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The Way of Hope: The Vonin Ladies' Aid Society1

by Dorothy Murray

Page 1  | 

Markerville Lutheran Church, c. 1907.On 26 November 1891, a group of Icelandic women who had recently moved to Calgary from Iceland, via North Dakota, established a ladies’ aid society which they named Vonin (Icelandic for “hope”). While their husbands were scouting territory near present-day Markerville, they formulated the guidelines for their new society: to foster and strive to educate young people in the Christian faith; to help the poverty-stricken and those suffering illness and hardship; and to support the Christian Church, especially the Lutheran Church. By 1896, these women and their families had moved to homesteads in the Markerville area, and Vonin continued there.

Vonin members met regularly in each others homes to discuss the needs of the day and to plan fundraising events. The members were integral to providing the physical, spiritual, and social foundation for the early pioneer community around Markerville. Until 1975, membership in Vonin was restricted to women of Icelandic descent, but that year it was decided to extend membership to all women who wanted the association to continue. Amazingly, the minutes were recorded in Icelandic until February 1977. Thanks to translation by Dr. Sveinn Thordarson of Red Deer and Ninna Campbell of Edmonton, on the occasion of our centenary in 1991, we now know what our predecessors accomplished.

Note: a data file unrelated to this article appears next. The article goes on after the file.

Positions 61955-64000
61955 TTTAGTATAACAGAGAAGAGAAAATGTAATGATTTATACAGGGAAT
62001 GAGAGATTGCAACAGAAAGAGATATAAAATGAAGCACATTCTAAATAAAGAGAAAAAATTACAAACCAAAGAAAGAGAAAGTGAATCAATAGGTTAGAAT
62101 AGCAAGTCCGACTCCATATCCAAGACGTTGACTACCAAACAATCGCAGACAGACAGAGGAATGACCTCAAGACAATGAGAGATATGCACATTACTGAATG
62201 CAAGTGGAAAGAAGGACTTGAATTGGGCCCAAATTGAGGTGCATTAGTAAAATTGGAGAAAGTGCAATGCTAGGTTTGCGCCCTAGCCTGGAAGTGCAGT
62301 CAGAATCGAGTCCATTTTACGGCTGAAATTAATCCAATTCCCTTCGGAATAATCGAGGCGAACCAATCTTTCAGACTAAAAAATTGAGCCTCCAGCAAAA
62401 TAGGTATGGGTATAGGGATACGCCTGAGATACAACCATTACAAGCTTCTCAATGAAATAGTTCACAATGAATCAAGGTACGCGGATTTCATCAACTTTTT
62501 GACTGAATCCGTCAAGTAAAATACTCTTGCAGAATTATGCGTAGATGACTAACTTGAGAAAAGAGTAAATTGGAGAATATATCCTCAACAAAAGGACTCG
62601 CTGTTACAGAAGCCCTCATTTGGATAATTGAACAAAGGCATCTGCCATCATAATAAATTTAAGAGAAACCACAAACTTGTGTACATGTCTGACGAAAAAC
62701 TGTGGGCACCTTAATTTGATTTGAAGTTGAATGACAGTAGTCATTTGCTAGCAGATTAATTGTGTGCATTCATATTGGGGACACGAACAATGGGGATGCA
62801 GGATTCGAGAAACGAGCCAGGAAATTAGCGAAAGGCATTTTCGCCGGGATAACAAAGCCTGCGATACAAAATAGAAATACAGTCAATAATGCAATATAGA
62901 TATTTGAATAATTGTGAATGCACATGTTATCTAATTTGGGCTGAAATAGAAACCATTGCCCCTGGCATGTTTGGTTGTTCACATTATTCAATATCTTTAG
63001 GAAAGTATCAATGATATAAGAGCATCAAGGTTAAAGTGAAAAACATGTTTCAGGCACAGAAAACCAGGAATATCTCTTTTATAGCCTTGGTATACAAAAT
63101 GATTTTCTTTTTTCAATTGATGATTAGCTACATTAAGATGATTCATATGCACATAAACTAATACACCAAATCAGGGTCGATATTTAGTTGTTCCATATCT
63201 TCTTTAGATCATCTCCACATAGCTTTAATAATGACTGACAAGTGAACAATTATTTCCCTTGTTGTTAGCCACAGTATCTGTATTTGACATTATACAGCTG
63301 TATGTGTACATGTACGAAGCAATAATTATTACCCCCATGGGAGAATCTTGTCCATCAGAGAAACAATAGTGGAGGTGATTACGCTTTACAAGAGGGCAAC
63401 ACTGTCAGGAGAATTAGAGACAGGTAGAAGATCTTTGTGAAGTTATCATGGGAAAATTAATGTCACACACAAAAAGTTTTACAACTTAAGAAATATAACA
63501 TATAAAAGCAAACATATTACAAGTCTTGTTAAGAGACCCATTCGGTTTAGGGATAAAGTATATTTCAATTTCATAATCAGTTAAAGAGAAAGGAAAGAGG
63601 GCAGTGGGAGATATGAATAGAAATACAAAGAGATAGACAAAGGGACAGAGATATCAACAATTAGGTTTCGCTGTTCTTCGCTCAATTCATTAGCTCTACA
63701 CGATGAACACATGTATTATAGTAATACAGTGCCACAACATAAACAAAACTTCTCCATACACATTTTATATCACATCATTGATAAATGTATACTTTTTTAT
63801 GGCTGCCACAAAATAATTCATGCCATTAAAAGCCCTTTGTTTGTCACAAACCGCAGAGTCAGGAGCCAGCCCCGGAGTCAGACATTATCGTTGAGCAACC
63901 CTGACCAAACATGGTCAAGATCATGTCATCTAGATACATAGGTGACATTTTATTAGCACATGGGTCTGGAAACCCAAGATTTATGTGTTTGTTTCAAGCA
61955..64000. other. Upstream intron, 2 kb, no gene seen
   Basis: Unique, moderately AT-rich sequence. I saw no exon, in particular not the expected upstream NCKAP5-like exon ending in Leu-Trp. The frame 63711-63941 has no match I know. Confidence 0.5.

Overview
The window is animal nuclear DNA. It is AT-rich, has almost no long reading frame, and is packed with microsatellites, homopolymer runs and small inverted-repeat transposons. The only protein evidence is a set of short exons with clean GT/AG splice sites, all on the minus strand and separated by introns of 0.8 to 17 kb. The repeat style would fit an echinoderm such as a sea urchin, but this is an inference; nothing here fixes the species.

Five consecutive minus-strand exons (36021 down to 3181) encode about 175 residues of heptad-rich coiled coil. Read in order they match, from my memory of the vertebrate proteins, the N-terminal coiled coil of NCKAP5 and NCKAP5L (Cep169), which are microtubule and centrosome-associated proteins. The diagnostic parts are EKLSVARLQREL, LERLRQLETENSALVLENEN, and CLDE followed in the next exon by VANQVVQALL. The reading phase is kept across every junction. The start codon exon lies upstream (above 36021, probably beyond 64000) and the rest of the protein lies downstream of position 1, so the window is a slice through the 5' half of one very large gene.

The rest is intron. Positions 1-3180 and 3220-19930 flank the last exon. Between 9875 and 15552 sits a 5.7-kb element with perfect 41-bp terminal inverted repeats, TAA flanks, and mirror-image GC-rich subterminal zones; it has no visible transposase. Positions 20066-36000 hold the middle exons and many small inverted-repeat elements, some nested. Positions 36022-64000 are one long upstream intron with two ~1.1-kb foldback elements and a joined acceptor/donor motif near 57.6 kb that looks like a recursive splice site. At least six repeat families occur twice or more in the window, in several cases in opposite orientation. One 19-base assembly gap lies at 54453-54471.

Neighbourrs who had lost their homes to fire or new immigrants to the area were helped with cash donations, food hampers clothing hampers, and other necessities. In 1914, Vonin’s members even loaned $50 to an area resident, which was repaid with interest a few months later. Christmas gladdenings have been a significant part of Vonin’s service throughout the years. Members have made a special effort to share gifts with friends at Christmas time, particularly families in need, widows, orphans and seniors. They delivered treats such as grocery hampers, candy, boxes of oranges and home baking. During both World Wars, they made up Christmas boxes to send to our soldiers overseas. Vonin’s members were quick to respond to community needs, and with their deeds of kindness they spread hope.

They often brought flowers, chocolates, plants or personal items, such as nightgowns or slippers, to women who were suffering illness or unfortunate circumstances. There is also documentation in the minutes that they offered to pay for room and board for a homeless woman in their area. Attending to the needs of other women in the community, Vonin members developed strong bonds of friendship with each other.